Darling wants to win this referendum big. He knows the issue of independence will never go away completely but he wants to concentrate on falling life expectancy and improving health care and not go through the distractions  of yet more talk of independence. He finds the lack of a debate between him and Salmond frustrating. He recognises that Salmond wants to make it a Scotland vs English Tories thing. He said it would be very odd to go to the polls without a debate because the First Minister wouldn’t take part.

He did make one absolute howler though, suggesting that Labour had laid the ground for legislating on the Calman Commission report. In fact, although they could have got the whole thing passed ahead of the 2010 election, Labour Secretary of State  Jim Murphy didn’t bother and left it to Mike Moore to get through.

Balloons don’t vote

The biggest applause came when an audience member made the point that Better Together needed to be more positive. Darling said that he’d done a 50 minute speech which was entirely positive last Summer and it had got no coverage. (Not quite). He said that he was just as passionate and emotional about staying in the UK as the Nationalists were about independence. He acknowledged that Salmond was a great campaigner and in reply to Naughtie’s assertion that every child in Scotland would be holding a Yes balloon in the Summer, he wryly responded that balloons didn’t vote.

There were some heckles in the audience from Nationalists, who tutted and sighed at every opportunity like they do, but he handled them all pretty well.

The polls are all in Better Together’s favour at the moment. Things can change, though. The Darling on show last night can only help solidify support. More, please.

* Caron Lindsay is Editor of Liberal Democrat Voice and blogs at Caron's Musings

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2 Comments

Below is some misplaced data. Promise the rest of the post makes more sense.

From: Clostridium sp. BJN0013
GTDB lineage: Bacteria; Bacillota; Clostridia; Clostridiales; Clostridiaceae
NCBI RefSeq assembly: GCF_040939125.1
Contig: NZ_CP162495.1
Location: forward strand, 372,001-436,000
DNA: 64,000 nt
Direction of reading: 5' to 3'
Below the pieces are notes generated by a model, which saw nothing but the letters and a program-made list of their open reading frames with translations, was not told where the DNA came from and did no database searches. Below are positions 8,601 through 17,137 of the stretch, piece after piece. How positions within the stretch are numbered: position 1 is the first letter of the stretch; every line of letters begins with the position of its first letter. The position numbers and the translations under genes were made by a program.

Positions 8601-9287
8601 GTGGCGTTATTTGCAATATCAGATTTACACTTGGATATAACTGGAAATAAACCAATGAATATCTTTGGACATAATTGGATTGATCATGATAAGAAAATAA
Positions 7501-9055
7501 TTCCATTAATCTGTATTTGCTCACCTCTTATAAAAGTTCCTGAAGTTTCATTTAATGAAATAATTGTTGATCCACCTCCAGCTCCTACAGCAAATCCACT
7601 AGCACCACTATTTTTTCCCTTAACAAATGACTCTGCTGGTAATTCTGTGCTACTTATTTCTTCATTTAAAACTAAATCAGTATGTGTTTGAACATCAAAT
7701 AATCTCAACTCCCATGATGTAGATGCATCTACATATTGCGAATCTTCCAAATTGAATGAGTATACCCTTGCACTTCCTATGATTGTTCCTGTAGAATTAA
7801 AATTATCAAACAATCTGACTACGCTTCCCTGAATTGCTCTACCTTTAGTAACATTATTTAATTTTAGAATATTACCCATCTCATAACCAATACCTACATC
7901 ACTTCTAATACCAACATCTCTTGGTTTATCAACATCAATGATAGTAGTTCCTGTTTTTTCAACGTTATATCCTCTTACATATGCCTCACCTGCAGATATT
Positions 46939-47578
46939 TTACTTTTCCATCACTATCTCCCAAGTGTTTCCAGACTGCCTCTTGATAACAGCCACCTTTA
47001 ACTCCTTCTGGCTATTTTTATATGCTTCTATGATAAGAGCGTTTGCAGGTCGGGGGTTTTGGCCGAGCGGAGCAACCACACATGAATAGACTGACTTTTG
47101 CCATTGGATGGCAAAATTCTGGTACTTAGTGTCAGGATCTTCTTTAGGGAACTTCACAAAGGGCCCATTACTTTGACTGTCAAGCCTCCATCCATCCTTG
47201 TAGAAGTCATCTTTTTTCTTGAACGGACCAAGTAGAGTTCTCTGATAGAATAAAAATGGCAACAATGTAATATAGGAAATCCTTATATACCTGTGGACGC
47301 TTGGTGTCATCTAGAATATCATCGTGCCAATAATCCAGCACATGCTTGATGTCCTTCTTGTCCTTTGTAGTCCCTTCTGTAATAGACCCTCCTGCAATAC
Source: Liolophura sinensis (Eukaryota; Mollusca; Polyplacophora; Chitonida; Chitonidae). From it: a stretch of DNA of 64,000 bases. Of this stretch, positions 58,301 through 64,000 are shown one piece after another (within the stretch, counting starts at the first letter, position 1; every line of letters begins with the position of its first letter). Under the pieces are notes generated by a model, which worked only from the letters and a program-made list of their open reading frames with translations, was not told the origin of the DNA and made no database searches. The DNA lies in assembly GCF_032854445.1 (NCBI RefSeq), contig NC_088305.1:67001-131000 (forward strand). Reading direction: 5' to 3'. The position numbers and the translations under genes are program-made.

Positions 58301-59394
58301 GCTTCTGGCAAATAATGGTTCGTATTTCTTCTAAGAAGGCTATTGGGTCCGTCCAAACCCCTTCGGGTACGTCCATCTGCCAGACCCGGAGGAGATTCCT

• Darling said that as a proud Scot, he felt that independence was too much of a risk.
    …, he said that a £4.4 billion loss in revenue at a UK level is “irritating, but you can deal with it” whereas it’s a sum equivalent to the entire Scottish schools budget. The Scottish Finance Minister would have to take action quickly, either raising taxes or cutting spending. ”

    I simply do not follow the argument that Scotland is too small. And therefore independence would be an enormous risk. There are dozens of independent states with populations and economies far smaller than Scotland. Even without oil, Scotland has access to hydro and wind power beyond the dreams of some of these other countries.

    When the British Empire was unravelling in the 1960s you would hear similar warnings about various places seeking independence . Interestingly most of those countries which gained independence are doing OK almost fifty years later. Many of them are doing much better than they were prior to independence. Why not Scotland? Are the Scots inherently incapable of running their own affairs?

  • Leekliberal 15th Mar '14 - 8:01pm

    @John Tilley ‘…Many of them are doing much better than they were prior to independence. Why not Scotland? Are the Scots inherently incapable of running their own affairs? ‘ They could of course but I am clear that The UK is more than the sum of its parts. Let’s have the Federal UK that Liberals have wanted for near 100 years.